News of Western Wahkiakum County and Naselle
March 12, 2020
The Importance of Cats in Wahkiakum County
In the United States, cats are a more popular house pet than a dog. There are nearly 90 million domesticated cats in about 34 percent of U.S. homes. It has taken quite some time for researchers to put together just when and where cats became domesticated.
The archaeological record should have answered the question; however, wild cats and domesticated cats have unusually similar skeletons, complicating things. Evidence came from the island of Cyprus in 1983 because archaeologists found a cat's jawbone that dated back almost 8,000 years. It appears unlikely that people would have brought wild cats over to the island because panic-stricken wild cats would have been the last kind of companion on a boat they would have wanted. This finding suggested that domestication may have occurred long before 8,000 years ago.
A 2007 study in the research journal Science offered more information based on new genetic analyses. The study indicated that all domestic cats descended from a Middle Eastern wildcat, Felis Sylvestris, which literally means "cat of the woods." Cats were first domesticated in the Near East up to 12,000 years ago when humans were predominantly hunters. Their dogs were of great use and were domesticated long before cats. Cats became useful to people when they began to till the earth and store surplus crops. The grain stores attracted mice. The first wild cats wandered into towns where there was an abundance of mice in the storehouses. Cats began to be their pest control.
Pest control is not the only thing cats are good for. It has been proven that owning any pet is good for your heart. Cats in particular can lower your stress level, possibly since they don't require as much effort as dogs, and lowers the anxiety in your life. It has also been shown that petting a cat has a positive calming effect.
Cats are important in barns because they eat the rodents and bugs that eat the grain. This saves the farmers money. Put organic diatomaceous earth on your cats to keep the fleas off of them as well. Diatomaceous earth suffocates fleas and other small insects without affecting the cat. I love my cat named Pepper. This little darling was a rescue cat and I am glad she is not 400 pounds. She is a loving gentle cat that enjoys everyone's company.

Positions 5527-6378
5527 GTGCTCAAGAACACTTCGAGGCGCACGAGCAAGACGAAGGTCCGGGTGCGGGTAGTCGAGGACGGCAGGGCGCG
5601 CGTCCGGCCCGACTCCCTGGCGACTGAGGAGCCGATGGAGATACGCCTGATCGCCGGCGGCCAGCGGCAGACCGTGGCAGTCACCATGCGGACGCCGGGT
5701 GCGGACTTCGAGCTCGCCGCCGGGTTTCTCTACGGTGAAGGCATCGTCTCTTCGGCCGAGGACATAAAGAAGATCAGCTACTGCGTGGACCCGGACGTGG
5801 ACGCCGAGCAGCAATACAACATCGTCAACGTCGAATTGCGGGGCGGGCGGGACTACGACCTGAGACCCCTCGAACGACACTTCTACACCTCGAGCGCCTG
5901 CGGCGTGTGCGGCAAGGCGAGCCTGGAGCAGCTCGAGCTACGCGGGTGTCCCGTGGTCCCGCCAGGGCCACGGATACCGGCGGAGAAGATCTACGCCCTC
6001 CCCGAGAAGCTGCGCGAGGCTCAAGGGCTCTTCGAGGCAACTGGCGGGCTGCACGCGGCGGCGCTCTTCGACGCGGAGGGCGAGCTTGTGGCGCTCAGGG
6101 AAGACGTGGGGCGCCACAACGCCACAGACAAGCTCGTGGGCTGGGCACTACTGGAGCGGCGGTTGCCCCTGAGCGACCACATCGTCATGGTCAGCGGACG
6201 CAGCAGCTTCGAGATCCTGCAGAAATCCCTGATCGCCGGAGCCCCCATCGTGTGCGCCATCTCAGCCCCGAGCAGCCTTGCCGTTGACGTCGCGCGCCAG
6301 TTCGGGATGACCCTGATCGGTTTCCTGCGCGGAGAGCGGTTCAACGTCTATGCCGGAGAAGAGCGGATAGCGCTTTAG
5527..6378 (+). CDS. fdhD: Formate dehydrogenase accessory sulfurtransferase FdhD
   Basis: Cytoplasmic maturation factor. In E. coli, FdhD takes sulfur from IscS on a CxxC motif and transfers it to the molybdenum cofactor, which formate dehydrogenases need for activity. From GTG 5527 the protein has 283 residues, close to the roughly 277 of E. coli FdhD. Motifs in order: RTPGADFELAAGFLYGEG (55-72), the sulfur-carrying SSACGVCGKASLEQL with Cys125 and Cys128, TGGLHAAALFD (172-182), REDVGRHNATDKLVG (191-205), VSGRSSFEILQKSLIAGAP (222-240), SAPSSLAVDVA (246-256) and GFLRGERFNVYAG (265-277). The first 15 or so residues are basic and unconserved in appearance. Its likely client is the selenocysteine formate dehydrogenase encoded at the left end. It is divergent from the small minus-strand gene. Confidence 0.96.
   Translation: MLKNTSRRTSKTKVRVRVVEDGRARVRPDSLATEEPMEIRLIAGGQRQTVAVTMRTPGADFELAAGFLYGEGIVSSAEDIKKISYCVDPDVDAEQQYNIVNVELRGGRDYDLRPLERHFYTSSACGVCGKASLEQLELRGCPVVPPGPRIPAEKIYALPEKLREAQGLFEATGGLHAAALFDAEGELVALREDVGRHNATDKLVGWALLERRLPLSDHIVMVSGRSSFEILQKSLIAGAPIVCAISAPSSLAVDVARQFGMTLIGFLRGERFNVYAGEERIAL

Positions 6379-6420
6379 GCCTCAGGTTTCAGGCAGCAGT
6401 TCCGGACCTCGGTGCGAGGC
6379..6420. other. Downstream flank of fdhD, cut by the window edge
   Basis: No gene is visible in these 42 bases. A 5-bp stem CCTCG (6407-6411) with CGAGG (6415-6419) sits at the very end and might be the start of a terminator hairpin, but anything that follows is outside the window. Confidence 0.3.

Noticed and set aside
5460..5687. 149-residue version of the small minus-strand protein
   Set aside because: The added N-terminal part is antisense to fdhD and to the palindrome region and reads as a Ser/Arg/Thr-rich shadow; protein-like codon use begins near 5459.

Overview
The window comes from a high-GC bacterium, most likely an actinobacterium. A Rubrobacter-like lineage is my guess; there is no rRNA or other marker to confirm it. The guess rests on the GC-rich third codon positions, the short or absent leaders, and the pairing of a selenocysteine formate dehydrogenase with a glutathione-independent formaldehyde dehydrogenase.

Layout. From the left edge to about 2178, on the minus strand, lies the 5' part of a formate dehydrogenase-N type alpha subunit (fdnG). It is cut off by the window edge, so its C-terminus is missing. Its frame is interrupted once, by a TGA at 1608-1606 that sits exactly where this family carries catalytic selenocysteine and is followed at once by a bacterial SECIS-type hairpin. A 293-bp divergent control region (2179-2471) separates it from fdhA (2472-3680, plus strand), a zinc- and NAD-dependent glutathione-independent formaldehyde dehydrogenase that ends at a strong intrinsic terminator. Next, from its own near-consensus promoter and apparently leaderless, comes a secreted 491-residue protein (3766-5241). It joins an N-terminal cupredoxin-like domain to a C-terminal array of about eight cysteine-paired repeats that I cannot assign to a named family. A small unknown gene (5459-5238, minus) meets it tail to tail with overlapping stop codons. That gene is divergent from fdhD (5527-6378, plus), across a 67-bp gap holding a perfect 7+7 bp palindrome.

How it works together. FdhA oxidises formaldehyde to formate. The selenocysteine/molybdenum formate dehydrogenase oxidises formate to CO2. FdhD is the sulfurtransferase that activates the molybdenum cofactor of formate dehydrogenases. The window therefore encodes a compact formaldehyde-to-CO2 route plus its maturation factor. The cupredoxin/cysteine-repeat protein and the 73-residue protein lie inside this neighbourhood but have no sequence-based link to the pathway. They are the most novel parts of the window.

Those who are relatively new to the area should know that at the top of the KM Mountain is a transfer station dedicated to allowing the community to have a place to dump their refuse and to recycle. The rates are reasonable. They are open on Thursdays and Saturdays from 8 a.m. until 4 p.m. An update for everyone is to take notice of an immediate change at the transfer station. Since a local patron fell in and was injured, a yellow guard rail and yellow zone has been installed for your protection. Before you back up to dump your trash, lower your tailgate to your truck or raise your back door if you have a van. Do not climb over or around the railing. No children or pets outside the rig unless the children are actually helping. Pull away from the yellow zone before closing the tail gate.
The Naselle/Grays River Valley Seniors luncheon will continue as before on Wednesdays at the Rosburg Hall located at 28 Rosburg Community Hall Road. This is for those who are 55 and older; also the potluck will be at the Valley Bible Church on every fourth Wednesday. Volunteers are needed so please contact the Naselle/Grays River Valley Seniors' president Diane Hollenbeck at email@example.com or phone her at 1(360) 465-2991. Anyone interested in renting the Rosburg Hall is encouraged to contact Sonja Kruse at (360) 465-2251 or Frida Footh at (360) 465-2574. Thursday luncheon at noon at the Rosburg Hall is sponsored by the Community Action Program (CAP) out of Kelso/Longview. Any questions, contact Denise Rae at (360) 425-3430 extension 259.
The Naselle Timberline Library at 4 Parpala Road will host Seed Pots from March 3rd through the 31st. They supply the materials and you make something awesome. For further information call Sherry Hartline at 360 484-3877.